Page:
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Luka Doncic, Dirk Nowitzki, Mavericks

3 things Luka Doncic needs to do to surpass Dirk Nowitzki in Mavericks franchise history

Let’s be honest with each other here: Luka Doncic is already the second-greatest player in Dallas Mavericks history.

According to a Bleacher Report article back in 2011, the greatest Mav after Dirk Nowitzki is Mark Aguirre and is more remembered for his championship run after getting dealt to the Bad Boy Detroit Pistons. Compare that now to Luka Doncic, who already holds the Dallas Mavericks record for career triple-doubles, has two All-Star game starts under his belt, and is the first player since Tim Duncan to earn First Team All-NBA nod in their first or second year.

In last year’s playoffs in the Orlando bubble, Luka started to build his resume of signature highlights, giving the Los Angeles Clippers absolute fits in the first round. Doncic already has a laundry list of accolades to his name, and he is only 22 years old.

That said, he does have a long way to go before he gets out of the Mavericks’ biggest 7-foot shadow. Dirk Nowitzki is the greatest Dallas Maverick of all time, and it’s not even remotely close. Nowitzki is an MVP, an NBA champion, and the franchise’s all-time leader in every single major scoring category, plus rebounds. Specifically to Luka Doncic, he is also the first-ever European player in league history to breach the 30,000 career scoring mark.

Now, to be fair to Doncic, he’s on pace to shatter a bunch of records for the Mavericks. through his first three seasons with the Mavericks, Doncic is averaging 25/8/8, and while his shooting can be a bit better, he is set to shatter several team records if he stays.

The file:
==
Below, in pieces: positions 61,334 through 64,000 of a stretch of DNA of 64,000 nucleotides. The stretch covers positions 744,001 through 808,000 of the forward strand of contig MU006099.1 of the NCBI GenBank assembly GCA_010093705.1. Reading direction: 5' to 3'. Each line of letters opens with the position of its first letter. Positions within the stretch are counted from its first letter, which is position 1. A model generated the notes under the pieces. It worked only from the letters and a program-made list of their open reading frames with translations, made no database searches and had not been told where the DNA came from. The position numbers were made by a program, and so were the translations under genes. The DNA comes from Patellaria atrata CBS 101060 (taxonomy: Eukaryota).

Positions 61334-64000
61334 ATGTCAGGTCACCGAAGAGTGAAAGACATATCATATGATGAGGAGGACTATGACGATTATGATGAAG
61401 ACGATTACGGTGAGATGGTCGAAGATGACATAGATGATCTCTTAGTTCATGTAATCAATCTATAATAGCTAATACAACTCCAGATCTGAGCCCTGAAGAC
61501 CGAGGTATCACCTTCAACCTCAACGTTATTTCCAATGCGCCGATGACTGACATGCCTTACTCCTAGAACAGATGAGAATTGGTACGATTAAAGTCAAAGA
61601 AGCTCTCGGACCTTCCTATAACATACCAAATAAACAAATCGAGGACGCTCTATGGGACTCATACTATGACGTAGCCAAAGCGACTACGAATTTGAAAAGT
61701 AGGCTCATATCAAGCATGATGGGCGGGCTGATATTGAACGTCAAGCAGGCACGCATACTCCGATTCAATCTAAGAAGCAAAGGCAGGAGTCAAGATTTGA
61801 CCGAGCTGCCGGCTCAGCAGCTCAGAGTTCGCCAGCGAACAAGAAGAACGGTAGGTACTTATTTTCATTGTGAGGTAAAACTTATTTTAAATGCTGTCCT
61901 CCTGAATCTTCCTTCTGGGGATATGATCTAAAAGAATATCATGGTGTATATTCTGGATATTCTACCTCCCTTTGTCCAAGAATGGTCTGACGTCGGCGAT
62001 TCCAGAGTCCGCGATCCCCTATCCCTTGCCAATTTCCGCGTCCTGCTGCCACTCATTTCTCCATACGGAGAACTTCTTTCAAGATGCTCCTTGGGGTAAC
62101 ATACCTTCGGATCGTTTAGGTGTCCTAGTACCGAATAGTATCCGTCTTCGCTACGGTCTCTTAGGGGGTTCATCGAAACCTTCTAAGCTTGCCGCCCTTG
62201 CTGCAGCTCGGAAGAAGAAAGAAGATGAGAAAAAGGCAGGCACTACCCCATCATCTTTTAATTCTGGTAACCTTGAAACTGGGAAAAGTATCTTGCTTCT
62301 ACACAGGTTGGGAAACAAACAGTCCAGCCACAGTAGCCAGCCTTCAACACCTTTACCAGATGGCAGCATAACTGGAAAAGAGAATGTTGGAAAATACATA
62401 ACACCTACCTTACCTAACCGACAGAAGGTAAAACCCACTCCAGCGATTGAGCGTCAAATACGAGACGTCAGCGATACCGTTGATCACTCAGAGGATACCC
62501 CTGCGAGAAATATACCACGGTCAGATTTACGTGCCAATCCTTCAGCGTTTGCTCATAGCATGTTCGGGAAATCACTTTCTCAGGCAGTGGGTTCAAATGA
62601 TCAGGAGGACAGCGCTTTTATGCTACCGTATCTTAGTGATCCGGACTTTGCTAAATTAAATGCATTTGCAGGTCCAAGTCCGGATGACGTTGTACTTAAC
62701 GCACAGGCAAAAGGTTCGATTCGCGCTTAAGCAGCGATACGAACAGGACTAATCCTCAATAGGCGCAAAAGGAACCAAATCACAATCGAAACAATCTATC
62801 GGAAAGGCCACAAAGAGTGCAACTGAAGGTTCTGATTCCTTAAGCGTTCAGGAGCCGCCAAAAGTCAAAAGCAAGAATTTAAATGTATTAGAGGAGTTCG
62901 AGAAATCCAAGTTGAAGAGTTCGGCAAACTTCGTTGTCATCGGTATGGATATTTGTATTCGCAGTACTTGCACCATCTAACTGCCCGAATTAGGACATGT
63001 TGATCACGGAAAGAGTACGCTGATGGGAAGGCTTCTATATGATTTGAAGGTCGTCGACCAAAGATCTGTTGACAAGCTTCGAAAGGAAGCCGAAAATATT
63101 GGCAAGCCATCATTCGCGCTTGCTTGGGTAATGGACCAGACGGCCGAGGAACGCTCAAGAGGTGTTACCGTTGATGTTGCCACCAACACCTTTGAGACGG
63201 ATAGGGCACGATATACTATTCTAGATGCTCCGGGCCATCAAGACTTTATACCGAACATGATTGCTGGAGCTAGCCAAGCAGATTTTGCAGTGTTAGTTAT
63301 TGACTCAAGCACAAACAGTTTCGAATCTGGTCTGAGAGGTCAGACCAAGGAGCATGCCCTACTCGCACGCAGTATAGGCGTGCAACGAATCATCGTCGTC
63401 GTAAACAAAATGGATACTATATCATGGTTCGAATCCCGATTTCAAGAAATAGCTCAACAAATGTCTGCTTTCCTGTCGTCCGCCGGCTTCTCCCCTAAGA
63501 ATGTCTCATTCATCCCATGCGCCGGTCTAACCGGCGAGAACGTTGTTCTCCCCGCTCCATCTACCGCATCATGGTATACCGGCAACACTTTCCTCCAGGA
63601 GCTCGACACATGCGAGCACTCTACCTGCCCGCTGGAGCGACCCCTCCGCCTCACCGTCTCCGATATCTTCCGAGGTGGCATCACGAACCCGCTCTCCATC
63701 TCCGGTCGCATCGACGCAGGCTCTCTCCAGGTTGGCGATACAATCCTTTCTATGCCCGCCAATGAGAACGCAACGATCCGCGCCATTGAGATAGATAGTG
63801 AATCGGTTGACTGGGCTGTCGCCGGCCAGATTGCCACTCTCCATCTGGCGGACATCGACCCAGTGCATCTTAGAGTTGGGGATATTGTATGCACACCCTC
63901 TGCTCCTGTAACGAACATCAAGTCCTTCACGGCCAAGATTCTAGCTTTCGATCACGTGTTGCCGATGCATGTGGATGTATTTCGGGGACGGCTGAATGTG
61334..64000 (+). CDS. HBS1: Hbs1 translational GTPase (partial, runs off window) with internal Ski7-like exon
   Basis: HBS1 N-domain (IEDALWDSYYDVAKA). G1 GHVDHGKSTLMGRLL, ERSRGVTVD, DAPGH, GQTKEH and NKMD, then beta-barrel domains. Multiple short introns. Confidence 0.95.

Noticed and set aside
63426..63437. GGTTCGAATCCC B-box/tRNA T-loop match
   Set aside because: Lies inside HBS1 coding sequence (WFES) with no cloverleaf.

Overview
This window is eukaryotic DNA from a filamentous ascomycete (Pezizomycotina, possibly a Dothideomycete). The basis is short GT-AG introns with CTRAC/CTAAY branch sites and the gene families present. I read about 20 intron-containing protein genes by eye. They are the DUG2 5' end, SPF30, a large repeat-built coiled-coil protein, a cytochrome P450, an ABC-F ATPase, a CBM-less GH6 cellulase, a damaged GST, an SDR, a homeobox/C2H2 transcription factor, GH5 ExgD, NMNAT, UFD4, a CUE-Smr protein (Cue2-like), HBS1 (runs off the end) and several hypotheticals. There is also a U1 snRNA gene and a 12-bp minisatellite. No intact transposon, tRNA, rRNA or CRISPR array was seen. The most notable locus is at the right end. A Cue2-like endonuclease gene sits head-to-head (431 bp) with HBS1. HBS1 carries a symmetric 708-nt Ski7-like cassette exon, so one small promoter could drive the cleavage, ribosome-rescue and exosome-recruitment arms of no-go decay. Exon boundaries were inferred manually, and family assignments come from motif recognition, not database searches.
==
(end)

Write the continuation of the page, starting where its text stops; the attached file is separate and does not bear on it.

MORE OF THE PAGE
Which brings us to the main point of this exercise: what can Luka Doncic do to overcome the shadow of Dirk Nowitzki in Dallas?


1. 3 Major Accolades

What are these major accolades you ask? They come in two flavors: MVP Awards and Larry O’Brien trophies.

Dirk Nowitzki’s hallowed place in Dallas Maverick history is predicated on two things. First of all, in him, the Dallas Mavericks have their only MVP winner in franchise history. Secondly, he led the Mavericks to their first and only championship in franchise history.

That counts two major accolades for the Dallas legend that Luka and any other would-be heirs to the Mavs’ GOAT throne must beat in order to knock off the sweet-shooting German.

Now, Luka is in a good spot to win multiple MVPs and championships. He is the second-youngest player ever to finish top 5 in MVP voting behind only Lebron James and has only just turned 22. Only Nikola Jokic, Giannis Antetokounmpo, and Joel Embiid come to mind as MVP contenders that approach Luka’s youth or durability, and only Jokic can be reliably projected to have his shelf life (neither relies overmuch on athleticism).

The trouble, at least regarding rings, is that fans and speculators are now used to Luka’s wizardry on the court. Given the impatience of fans and the apparent lack of free agent interest in Dallas, Luka is somehow unfairly now on a time crunch to win.

The rings will be tough to win, admittedly. Even in the West, the Denver Nuggets, Utah Jazz, and Phoenix Suns are all young and successful already. With the right front office, you can’t count out Sacramento or San Antonio either. Forget about the East, Luka’s own conference could give him headaches to even reaching more than one NBA Finals in his career.

But with brilliance comes some sort of award, and Luka’s apparently will lead him to at least one MVP nod. Time will tell on the rest.


2. Play 10+ Years